Questions of Cash – May 2013

Q.  In February, a pipe burst in our upstairs bedroom at 11.30 at night.  Shortly after, due to the torrent of water pouring down through the house, the ceiling in the hall collapsed. I was still at work, my wife was extremely stressed and my eldest daughter did some very quick internet research and found the number of emergency plumbers. The company, London’s Emergency Plumbers, gave her a verbal quote of £180 emergency call out fee and £150 per half hour. Expensive, but it was an emergency. They wouldn’t come out without being given our card details first, which my wife provided.  The plumber arrived later than promised and by that time the water flow from the tank had all but stopped. All the plumber did was turn off a stopcock to prevent further water going to the upstairs bathroom. He was with us no longer than half an hour. We weren’t given an invoice and the plumber said head office would take care of it.  A few days later I noticed from an ATM receipt that the balance of our account had gone down considerably. Checking online I found the plumbing company had taken £1,058.40 from our account.  I called them up to query this and they claim they quoted us a half hourly rate of £239.00 and they were with us for 90 minutes. Both of which are completely untrue.  A further bit of online research showed that London’s Emergency Plumbers was well known to the BBC’s Rogue Traders programme.  I spoke to Citizens’ Advice, which suggested I wrote to the plumbing company using a Citizens’ Advice template letter, which I did. They notified Hackney Trading Services’ where I live, which notified Bedford Trading Standards, which is where the plumbing company is based.  I spoke to NatWest Visa, but they weren’t very helpful.  Citizens’ Advice said to be persistent and ask for a chargeback, but when I called again the NatWest Visa debit retail dispute number they said because the price agreement with the plumbing company was verbal, they couldn’t do anything.  AS, London.


A.  When we phoned London’s Emergency Plumbers, our calls went to an answer phone, where a recording said that the message system was full and could not take further messages.  Emails sent to the email address listed on its website bounced.  An internet search suggested that the person behind the company is Muhammed Shamrez, who has also traded as Express Plumbers of Bedford.  There are many complaints online against the two businesses about similar trading practices to yours, involving excessive charges for small amounts of work.  We made a strong argument to NatWest that we believed its chargeback rules should apply in this case.  It has now agreed to refund the charge above that quoted to you on the phone, which itself was a very hefty £180 call out, plus £150 for half an hour, plus VAT.  That has left you with a bill of £396, but NatWest has accepted a chargeback of £662.00 which has been refunded to your account.  It would seem that London’s Emergency Plumbers and Express Plumbers of Bedford are no longer trading.  Other, legitimate, plumbing businesses operate with similar names.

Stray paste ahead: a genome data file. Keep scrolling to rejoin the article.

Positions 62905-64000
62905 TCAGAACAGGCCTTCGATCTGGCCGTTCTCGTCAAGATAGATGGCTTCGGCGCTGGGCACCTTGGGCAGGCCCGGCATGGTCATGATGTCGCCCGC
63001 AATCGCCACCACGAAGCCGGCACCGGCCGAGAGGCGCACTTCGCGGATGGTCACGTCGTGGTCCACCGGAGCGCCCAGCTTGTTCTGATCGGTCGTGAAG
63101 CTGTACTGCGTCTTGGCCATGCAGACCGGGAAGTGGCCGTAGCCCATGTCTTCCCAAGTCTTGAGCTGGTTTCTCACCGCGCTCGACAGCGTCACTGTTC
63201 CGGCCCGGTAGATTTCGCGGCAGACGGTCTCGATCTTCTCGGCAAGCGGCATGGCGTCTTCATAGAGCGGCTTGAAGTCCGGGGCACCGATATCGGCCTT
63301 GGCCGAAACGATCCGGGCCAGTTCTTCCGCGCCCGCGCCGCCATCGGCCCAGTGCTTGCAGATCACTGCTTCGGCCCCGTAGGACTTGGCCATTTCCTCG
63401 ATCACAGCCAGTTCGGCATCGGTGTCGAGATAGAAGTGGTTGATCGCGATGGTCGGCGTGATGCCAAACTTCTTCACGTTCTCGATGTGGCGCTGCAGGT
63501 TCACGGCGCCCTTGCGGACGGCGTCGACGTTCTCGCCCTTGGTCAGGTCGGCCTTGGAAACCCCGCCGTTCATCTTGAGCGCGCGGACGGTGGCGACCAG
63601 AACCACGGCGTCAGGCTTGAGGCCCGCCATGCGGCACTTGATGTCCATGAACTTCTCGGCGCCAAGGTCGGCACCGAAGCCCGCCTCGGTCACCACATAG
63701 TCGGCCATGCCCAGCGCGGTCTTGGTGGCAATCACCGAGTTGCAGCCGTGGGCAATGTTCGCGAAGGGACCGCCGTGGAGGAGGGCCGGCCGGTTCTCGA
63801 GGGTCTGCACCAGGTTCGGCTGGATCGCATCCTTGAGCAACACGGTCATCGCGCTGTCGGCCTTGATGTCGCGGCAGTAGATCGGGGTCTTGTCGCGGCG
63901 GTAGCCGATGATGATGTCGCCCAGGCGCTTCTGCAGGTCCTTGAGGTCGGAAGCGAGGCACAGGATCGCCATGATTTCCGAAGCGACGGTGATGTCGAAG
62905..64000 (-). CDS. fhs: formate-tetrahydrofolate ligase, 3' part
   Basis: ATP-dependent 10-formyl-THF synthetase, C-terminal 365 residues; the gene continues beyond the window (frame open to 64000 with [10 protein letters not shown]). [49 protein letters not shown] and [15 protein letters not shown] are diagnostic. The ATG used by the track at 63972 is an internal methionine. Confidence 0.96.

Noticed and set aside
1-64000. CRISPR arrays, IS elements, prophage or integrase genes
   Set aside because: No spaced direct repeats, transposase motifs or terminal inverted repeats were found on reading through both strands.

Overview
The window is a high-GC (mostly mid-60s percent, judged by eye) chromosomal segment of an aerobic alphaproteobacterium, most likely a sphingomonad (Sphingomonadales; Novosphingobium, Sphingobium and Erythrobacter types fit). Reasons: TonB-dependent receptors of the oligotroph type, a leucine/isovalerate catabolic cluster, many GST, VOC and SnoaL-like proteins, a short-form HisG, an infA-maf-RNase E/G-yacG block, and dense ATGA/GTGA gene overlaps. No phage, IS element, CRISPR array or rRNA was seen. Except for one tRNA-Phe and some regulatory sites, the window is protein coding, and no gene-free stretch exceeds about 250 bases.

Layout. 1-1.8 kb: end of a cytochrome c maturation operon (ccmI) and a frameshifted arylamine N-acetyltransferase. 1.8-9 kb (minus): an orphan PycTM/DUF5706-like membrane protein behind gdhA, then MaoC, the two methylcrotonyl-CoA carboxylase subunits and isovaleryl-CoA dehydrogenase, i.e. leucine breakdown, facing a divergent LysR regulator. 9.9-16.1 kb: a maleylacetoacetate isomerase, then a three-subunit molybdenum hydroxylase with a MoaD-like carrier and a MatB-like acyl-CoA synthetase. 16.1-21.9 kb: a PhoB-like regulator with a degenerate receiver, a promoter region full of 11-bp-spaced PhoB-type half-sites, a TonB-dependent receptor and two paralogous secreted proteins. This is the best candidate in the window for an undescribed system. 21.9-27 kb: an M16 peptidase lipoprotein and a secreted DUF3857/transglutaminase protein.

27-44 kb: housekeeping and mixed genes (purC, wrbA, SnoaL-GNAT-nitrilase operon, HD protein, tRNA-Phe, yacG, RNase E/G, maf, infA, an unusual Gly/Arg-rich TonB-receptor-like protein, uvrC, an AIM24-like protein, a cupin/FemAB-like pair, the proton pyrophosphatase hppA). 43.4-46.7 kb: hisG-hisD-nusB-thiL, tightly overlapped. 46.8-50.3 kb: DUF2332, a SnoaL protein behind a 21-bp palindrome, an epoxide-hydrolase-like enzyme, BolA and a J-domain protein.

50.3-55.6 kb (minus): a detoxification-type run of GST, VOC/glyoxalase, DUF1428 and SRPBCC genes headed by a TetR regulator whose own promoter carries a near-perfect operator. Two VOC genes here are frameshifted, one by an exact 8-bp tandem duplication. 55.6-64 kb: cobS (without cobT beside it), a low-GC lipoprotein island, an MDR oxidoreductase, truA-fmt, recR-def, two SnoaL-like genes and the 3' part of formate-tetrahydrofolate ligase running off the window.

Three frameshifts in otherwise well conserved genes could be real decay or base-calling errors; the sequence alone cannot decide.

Q.  I recently bought an iPad Mini and chose a SIM-only broadband package with 3 Mobile.  I chose this as the cheapest option, but also because its website says it is easy to check your data usage. I do not want to be charged extra for going over my monthly allowance.  The SIM was damaged and could not be fitted into the iPad so I returned it the next day and was issued with a replacement. I filled in a form on 3’s website in order to receive a password so that I can check my data usage and got a response that the password had been sent to my device. I did not receive it. When I called 3, I was told that the only way I can get the password is to remove the SIM from the iPad and put it into my mobile phone.  But the SIM is delicate and I don’t want to damage it and I don’t have a device that the SIM would fit.  3 will not send me a password by email or allow me to choose a password on its website.  RM, London.


A.  3 says that its systems and security controls prevent the password being provided to you in any other way.  To circumvent this we arranged with 3 for you to visit your local store.  Staff there were expecting you and would have let you use a compatible iPhone, transfer the SIM from the iPad to the iPhone and that way enable you to download your password.  Staff would have been responsible for ensuring that the SIM was not damaged in this process.  But you have expressed frustration that this is apparently the only solution available and have decided to cancel the contract.


Q.  I accommodate Google Adsense adverts on my website.  I’m registered for VAT, but I don’t know how to claim from Google the VAT element on the sale.  Can you find out for me?  CW, London.


A  Google says that although your payments are received in sterling the payments are made from its operational base in Ireland.  As this is in effect a service you provide to another EU country, VAT is not chargeable.  However, the UK’s VAT regulations do indicate that you zero rate on sales to other EU countries on the basis that the service is received outside the UK.  If companies advertising on your website are based in the UK, the zero rating could theoretically be challenged by HMRC.  But given the amounts involved, this seems unlikely.  HMRC has bigger issues to deal with regarding Google, though your experience might be regarded as symptomatic of the wider controversy on tax avoidance.

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